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[*] posted on 14-3-2020 at 04:38


Quote: Originally posted by Syn the Sizer  
When I worked at Gateway we had vac pumps that were designed for acid vapours, maybe they were specialized because we did a lot of old Safeway systems and the Safeway in P.A. had major acid issues in the system, it was still running R22, they had to replace charcoal filter dryers like crazy, I am sure you know how much of a hassle it is.

R134a is mostly harmless still a GW issue with a GWP of ~550 but an ODP of 0. Refrigerants is one of the industries I am considering after school, 2020 HCFC are fazed out, goodbye R22. There still aren't any really suitable replacements. CO2 is what some businesses are moving to, I used to work on a CO2 system in a newer Sobeys here. The problem is CO2 has a super high standing pressure so if the system goes down you either need a 2nd system keeping the receiver tank really cold so the gas migrates there and keep pressure down, as well as a pressure release so you don't blow the system up. CO2 is cheap if you lose your charge and only has a GWP of 1 and no ODP, but to recharge an entire grocery store every few months is a pain, plus you need to slowly charge the system up to 150 psi or you form dry ice in the lines which prevents further charging until it thaws, once you hit 150 psi let 'er rip. So from an environmental standpoint its a great option but in practice it isn't.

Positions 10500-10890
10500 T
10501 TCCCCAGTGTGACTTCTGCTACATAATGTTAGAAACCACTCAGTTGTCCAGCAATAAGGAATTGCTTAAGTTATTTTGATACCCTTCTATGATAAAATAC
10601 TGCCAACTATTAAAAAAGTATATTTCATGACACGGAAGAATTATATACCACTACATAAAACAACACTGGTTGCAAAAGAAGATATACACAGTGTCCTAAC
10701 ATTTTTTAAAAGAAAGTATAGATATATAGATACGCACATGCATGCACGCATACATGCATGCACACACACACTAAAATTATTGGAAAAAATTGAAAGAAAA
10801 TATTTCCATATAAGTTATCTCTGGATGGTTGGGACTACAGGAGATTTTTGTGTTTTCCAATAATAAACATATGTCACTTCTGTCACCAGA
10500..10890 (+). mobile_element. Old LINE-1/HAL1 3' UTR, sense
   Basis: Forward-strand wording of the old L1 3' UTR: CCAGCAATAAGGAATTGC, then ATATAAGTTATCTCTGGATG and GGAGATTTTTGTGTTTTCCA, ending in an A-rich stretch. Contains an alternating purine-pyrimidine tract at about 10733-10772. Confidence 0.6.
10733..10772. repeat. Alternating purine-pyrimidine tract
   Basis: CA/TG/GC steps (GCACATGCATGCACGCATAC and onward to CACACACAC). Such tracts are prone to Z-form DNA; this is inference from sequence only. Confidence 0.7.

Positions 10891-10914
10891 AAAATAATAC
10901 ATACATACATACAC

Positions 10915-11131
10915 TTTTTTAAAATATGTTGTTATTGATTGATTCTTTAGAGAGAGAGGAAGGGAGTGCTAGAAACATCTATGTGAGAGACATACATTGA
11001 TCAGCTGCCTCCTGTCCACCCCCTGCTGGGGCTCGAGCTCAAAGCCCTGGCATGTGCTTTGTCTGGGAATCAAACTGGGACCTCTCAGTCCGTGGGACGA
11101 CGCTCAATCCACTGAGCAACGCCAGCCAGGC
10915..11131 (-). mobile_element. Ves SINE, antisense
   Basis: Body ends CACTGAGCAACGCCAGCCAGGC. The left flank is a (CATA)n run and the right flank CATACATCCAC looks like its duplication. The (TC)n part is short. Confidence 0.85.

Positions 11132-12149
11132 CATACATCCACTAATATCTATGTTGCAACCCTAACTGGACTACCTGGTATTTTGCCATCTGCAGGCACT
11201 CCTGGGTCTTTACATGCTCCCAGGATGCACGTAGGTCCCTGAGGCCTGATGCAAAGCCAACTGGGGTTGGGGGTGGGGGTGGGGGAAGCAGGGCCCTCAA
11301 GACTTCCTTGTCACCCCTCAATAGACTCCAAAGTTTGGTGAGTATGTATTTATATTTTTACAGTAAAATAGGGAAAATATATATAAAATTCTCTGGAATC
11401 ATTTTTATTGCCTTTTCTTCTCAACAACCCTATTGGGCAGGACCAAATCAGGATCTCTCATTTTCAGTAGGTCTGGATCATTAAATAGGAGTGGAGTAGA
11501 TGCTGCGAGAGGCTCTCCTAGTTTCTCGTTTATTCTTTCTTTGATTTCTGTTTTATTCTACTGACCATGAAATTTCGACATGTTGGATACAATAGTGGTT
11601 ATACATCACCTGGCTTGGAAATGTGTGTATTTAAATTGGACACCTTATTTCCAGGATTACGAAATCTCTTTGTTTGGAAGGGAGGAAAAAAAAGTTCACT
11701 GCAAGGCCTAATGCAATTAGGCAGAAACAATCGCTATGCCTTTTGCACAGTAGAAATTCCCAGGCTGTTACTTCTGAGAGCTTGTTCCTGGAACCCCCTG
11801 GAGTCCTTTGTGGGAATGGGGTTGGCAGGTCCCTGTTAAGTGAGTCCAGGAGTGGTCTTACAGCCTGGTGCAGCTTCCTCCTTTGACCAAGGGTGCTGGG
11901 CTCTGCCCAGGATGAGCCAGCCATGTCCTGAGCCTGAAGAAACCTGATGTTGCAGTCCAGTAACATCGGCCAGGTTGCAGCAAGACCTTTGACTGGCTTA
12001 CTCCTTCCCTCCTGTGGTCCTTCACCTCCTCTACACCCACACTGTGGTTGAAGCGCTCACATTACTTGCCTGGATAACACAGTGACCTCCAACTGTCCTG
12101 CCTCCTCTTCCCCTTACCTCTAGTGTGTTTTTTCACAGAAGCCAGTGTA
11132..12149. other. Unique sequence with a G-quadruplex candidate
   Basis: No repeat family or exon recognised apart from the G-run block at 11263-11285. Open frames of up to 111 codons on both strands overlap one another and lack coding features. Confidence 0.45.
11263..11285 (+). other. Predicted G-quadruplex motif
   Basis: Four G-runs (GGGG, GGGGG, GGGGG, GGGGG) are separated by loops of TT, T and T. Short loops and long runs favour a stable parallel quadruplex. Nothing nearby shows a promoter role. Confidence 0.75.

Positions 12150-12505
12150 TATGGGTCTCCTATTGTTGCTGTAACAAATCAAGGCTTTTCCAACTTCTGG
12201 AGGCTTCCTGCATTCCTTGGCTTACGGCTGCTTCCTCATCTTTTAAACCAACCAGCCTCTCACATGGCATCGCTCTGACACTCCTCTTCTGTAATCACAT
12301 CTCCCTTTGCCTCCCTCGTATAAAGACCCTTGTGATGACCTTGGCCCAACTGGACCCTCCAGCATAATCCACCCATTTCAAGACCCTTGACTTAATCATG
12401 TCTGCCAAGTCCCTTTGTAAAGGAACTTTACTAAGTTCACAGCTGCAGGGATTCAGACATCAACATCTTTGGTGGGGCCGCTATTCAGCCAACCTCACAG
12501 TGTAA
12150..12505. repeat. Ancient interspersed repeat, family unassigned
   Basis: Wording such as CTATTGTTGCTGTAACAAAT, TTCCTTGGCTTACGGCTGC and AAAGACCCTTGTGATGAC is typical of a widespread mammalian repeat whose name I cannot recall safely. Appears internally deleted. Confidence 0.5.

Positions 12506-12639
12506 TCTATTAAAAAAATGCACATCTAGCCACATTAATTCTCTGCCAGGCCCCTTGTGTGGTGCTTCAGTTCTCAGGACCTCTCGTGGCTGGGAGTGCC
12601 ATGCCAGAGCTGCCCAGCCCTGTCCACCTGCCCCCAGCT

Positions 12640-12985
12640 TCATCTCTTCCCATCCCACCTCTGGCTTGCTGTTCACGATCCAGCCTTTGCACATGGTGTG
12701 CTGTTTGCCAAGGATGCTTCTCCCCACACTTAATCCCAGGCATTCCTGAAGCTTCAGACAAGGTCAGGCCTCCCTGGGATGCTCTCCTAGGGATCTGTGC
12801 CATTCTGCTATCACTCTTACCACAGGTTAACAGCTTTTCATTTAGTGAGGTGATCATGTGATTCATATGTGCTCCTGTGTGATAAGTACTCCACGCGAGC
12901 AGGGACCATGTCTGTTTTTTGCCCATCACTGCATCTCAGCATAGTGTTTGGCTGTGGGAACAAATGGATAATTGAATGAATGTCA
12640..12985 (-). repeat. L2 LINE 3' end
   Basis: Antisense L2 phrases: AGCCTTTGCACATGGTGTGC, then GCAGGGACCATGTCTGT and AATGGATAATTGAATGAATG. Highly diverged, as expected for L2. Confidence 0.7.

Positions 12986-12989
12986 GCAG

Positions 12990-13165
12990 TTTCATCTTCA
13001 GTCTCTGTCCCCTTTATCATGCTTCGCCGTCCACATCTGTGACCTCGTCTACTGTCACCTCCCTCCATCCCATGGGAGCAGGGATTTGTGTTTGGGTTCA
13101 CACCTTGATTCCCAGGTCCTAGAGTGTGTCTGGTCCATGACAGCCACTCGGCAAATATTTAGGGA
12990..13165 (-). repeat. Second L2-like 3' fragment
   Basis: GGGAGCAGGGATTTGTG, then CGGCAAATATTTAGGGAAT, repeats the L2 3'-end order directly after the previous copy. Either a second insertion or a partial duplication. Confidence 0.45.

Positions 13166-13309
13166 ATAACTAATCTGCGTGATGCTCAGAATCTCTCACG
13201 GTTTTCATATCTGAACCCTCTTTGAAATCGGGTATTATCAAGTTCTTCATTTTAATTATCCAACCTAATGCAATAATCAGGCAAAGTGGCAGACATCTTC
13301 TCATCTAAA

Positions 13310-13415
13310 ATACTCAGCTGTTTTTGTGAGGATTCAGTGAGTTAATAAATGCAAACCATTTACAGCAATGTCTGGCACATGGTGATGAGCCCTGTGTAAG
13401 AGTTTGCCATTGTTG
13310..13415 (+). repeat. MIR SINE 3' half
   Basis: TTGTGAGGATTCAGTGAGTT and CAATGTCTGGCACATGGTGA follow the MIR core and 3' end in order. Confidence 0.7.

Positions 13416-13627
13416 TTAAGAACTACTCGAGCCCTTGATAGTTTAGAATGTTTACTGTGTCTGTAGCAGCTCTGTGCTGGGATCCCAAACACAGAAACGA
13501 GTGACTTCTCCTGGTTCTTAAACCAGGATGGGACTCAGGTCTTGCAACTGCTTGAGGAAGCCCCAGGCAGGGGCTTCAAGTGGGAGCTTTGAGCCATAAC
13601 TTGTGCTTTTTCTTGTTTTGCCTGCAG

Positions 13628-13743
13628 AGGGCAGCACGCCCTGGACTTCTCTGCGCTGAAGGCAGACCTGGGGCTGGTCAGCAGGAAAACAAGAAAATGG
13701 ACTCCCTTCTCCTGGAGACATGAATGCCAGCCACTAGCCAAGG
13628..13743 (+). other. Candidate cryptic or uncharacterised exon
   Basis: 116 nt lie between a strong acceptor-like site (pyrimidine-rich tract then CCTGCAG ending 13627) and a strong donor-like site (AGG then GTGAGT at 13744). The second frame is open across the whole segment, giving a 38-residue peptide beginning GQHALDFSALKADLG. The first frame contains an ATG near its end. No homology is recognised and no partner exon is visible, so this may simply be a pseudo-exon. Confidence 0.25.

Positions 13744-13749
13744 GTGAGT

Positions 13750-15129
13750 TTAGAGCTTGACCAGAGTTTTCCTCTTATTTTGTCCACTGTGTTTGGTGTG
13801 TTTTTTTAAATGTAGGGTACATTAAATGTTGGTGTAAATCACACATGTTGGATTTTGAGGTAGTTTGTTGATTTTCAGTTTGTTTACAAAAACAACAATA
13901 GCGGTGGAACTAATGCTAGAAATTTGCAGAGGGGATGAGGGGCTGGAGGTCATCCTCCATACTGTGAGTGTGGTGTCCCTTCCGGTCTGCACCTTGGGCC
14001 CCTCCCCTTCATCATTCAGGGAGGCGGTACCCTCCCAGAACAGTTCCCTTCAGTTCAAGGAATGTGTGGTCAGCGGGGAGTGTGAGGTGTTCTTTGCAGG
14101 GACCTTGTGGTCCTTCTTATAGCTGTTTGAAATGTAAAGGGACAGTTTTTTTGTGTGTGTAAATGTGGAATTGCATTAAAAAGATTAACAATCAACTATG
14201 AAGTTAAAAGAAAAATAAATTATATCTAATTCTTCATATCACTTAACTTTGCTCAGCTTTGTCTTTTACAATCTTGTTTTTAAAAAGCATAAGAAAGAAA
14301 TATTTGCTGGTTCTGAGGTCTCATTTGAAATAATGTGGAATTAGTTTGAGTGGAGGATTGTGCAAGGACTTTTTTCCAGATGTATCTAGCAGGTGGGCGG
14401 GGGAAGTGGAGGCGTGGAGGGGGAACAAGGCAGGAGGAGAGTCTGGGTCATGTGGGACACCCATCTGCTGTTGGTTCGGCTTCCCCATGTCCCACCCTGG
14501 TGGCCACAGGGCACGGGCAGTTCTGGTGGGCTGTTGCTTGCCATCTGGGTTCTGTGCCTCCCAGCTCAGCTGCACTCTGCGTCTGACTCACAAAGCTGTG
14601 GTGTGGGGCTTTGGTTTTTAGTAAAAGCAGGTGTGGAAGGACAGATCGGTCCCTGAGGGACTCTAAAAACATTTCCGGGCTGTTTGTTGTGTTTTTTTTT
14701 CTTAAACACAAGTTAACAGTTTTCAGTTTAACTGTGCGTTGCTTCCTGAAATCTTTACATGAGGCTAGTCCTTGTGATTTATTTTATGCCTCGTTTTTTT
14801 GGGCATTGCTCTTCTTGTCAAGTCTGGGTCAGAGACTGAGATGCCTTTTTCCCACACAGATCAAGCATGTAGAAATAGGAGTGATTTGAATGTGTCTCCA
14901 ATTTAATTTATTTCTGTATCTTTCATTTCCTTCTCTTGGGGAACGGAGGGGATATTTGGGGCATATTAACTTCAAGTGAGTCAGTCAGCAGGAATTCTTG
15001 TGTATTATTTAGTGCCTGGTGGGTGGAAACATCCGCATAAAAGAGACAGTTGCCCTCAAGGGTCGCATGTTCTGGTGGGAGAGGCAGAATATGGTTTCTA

Yah I would definitely be up for building a pump at some point, I have seen a few used in videos on Youtube.

Good catch on the vigreaux, I meant column lol. At the moment I have nothing I need to fractionally distill so I have it wrapped and packed away, same as the Graham condenser.


IN those systems with moisture you'd get trace HCL, but that would mostly been reacted to the copper (Hence copper plating in the compressor. And in HFC type systems it is a weak organic acid from the POE oils, R-22 was common for Alkylbenzen type oils.

I have 4 pounds R-22 (2 Virgin) and some R-12 I keep for personal use.